Working Women, Entrepreneurs, and the Mexican Revolution
The Coffee Culture of Cůrdoba, Veracruz
Publication Year: 2013
In the 1890s, Spanish entrepreneurs spearheaded the emergence of Córdoba, Veracruz, as Mexico’s largest commercial center for coffee preparation and export to the Atlantic community. Seasonal women workers quickly became the major part of the agroindustry’s labor force. As they grew in numbers and influence in the first half of the twentieth century, these women shaped the workplace culture and contested gender norms through labor union activism and strong leadership. Their fight for workers’ rights was supported by the revolutionary state and negotiated within its industrial-labor institutions until they were replaced by machines in the 1960s.
Heather Fowler-Salamini’s Working Women, Entrepreneurs, and the Mexican Revolution analyzes the interrelationships between the region’s immigrant entrepreneurs, workforce, labor movement, gender relations, and culture on the one hand, and social revolution, modernization and the Atlantic community on the other between the 1890s and the 1960s. Using extensive archival research and oral-history interviews, Fowler-Salamini illustrates the ways in which the immigrant and women’s work cultures transformed Córdoba’s regional coffee economy and in turn influenced the development of the nation’s coffee agro-export industry and its labor force.
Published by: University of Nebraska Press
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List of Illustrations.
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List of Maps
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List of Tables
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Th is project has led me down many diff erent paths that I could hard-ly have anticipated when I started. Many people have off ered me their wholehearted support on this marvelous journey. I want to fi rst ac-knowledge the warm and continuous support that I received from so many Veracruzanos in this endeavor. Without their help, I could nev-...
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In March 1965 the coff ee exporters of C√≥rdoba, Veracruz, laid off all the women workers who cleaned their green coff ee, and replaced them with electronic sorting machines in their preparation plants (benefi cios). Th is decision marked the conclusion of a seventy-year state‚Äôs coff ee agroindustry. As the Diario de Xalapa had noted at the ...
1. Emergence of a Coffee Commercial Elite in Córdoba, Veracruz
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...tered into a commercial agreement with a British and a German en-trepreneur in C√≥rdoba, Veracruz, to buy, prepare, and export coff ee to Europe and the United States in 1895, he created the fi rst major agro-export business that functioned as a commercial intermediary between Mexican coff ee producers and the Atlantic community. Th is ...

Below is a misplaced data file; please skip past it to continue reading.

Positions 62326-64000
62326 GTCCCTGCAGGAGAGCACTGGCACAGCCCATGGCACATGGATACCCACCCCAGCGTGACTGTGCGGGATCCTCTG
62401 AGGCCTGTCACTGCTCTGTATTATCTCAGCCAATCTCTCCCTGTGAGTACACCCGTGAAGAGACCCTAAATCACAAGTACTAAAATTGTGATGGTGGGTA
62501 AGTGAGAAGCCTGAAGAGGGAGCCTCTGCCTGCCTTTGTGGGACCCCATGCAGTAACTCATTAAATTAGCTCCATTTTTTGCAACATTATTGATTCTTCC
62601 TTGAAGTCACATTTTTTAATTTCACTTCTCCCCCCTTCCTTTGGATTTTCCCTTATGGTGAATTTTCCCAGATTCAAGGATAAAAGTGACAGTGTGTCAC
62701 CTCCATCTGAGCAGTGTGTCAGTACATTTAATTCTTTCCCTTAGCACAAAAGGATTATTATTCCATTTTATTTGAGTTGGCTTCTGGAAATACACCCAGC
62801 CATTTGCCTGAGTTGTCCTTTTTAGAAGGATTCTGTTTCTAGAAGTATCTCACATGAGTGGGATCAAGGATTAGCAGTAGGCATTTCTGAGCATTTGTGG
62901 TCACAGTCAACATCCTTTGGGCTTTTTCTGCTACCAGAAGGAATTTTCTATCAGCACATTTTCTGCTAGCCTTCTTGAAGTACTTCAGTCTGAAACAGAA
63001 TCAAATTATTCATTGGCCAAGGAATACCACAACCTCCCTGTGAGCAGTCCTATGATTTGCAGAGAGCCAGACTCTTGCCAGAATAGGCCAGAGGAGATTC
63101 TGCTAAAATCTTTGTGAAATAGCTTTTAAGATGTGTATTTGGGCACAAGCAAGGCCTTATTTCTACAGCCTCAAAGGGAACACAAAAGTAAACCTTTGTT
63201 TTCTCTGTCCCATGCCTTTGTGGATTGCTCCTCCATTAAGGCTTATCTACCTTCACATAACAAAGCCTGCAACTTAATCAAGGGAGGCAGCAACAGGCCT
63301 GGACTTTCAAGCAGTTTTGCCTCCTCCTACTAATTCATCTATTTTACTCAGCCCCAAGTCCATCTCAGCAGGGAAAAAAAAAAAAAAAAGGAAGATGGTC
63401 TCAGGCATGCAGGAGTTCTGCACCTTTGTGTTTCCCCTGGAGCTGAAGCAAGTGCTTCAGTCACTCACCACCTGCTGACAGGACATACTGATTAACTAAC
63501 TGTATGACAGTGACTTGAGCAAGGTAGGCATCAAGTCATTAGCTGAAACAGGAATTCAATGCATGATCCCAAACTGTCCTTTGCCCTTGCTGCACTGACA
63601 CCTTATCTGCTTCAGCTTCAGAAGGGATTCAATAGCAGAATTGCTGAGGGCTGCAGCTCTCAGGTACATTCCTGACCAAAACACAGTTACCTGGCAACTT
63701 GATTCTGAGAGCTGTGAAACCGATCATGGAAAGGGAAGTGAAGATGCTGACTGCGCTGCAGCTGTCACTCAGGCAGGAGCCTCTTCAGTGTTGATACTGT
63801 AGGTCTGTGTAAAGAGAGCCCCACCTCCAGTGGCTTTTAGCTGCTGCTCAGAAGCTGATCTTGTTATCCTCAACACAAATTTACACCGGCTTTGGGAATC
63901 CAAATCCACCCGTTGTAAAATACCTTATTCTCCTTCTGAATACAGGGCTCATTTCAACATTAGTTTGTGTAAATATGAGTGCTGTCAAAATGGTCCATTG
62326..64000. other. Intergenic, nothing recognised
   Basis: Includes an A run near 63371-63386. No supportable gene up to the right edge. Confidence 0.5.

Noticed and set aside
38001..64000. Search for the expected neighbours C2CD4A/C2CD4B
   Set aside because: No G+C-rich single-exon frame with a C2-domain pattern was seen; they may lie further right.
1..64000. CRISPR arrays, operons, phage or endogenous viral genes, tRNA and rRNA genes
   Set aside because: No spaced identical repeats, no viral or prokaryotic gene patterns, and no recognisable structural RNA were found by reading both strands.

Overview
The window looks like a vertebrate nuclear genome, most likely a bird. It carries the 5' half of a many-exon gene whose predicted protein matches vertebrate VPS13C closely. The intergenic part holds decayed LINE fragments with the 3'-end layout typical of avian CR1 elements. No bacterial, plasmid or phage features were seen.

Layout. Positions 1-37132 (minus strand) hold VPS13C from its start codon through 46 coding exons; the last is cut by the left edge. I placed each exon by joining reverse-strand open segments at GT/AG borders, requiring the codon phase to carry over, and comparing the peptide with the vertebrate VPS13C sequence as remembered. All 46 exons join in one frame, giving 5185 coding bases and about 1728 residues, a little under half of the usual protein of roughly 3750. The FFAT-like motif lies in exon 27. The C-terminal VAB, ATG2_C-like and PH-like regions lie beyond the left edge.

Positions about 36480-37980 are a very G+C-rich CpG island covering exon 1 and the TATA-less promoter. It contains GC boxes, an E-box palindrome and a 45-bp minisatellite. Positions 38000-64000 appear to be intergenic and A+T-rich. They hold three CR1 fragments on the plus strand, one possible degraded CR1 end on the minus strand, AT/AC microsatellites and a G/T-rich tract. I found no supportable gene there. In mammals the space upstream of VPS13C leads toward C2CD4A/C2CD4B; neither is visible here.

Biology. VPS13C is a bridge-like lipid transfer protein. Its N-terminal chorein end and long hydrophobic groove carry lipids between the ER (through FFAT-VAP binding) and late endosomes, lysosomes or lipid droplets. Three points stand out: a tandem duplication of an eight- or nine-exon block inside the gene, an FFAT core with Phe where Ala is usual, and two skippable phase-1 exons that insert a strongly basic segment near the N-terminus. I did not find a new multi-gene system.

2. Work, Gender, and Workshop Culture
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Th e semimechanization of coff ee preparation in the 1880s and 1890s in Central Veracruz‚Äôs highland towns necessitated the hiring of a new labor force to remove the inner skins, dry, polish, classify, and sort the beans to prepare the green coff ee for export. Since no machine had been invented by then to sort or clean coff ee, women and chil-...
3. Sorters’ Negotiations with Exporters and the State
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Th e political and socioeconomic chaos and insecurity brought on by ties for Veracruz seasonal workers to organize, take to the streets, and demand rights. In certain respects, they enjoyed more opportunities for mobilization than any other coff ee-producing state. Veracruz had larger exports, the nation‚Äôs major port, and a long history of labor mil-...
4. Caciquismo, Organized Labor, and Gender
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If you were to enter the headquarters of the local federation of the crom in C√≥rdoba, Veracruz, you would fi nd a plaque, installed in 1972, with the names of the six most outstanding union leaders of the region. Two of the names are those of escogedoras, In√©s Reyes Ochoa and Sof√≠a Castro Gonz√°lez. Th ese two leaders, along with a dozen ...
5. Everyday Experiences and Obrera Culture
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When the anthropologist Julio de la Fuente observed that the escoge-doras were one of the key social groups in C√≥rdoba‚Äôs emerging work-ing class in the early 1940s, he was highlighting their singular impor-tance among the city‚Äôs working poor.1 Understanding the nature of tionships between their everyday experiences in the workplace, the ...
6. Coffee Entrepreneurs, Workers, and the State Confront the Challenges of Modernization
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Th e full mechanization of Veracruz‚Äôs coff ee plants and the replace-ment of its thousands of coff ee sorters with electronic sorters were inevitable by the 1950s, but the ways in which labor, the agro-export industry, and the state responded to this process of modernization needs exploration. Th e relationship of these three actors during the ...
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Th is regional history from below sought to tease out the interrela-tionships between entrepreneurs, workers, labor movements, gender relations, and culture on the one hand and social revolution, immi-gration, modernization, and the Atlantic coff ee market on the other. Th eir interaction helped to shape the evolution of Mexico‚Äôs coff ee ...
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Page Count: 456
Illustrations: 13 illustrations, 2 maps, 13 tables
Publication Year: 2013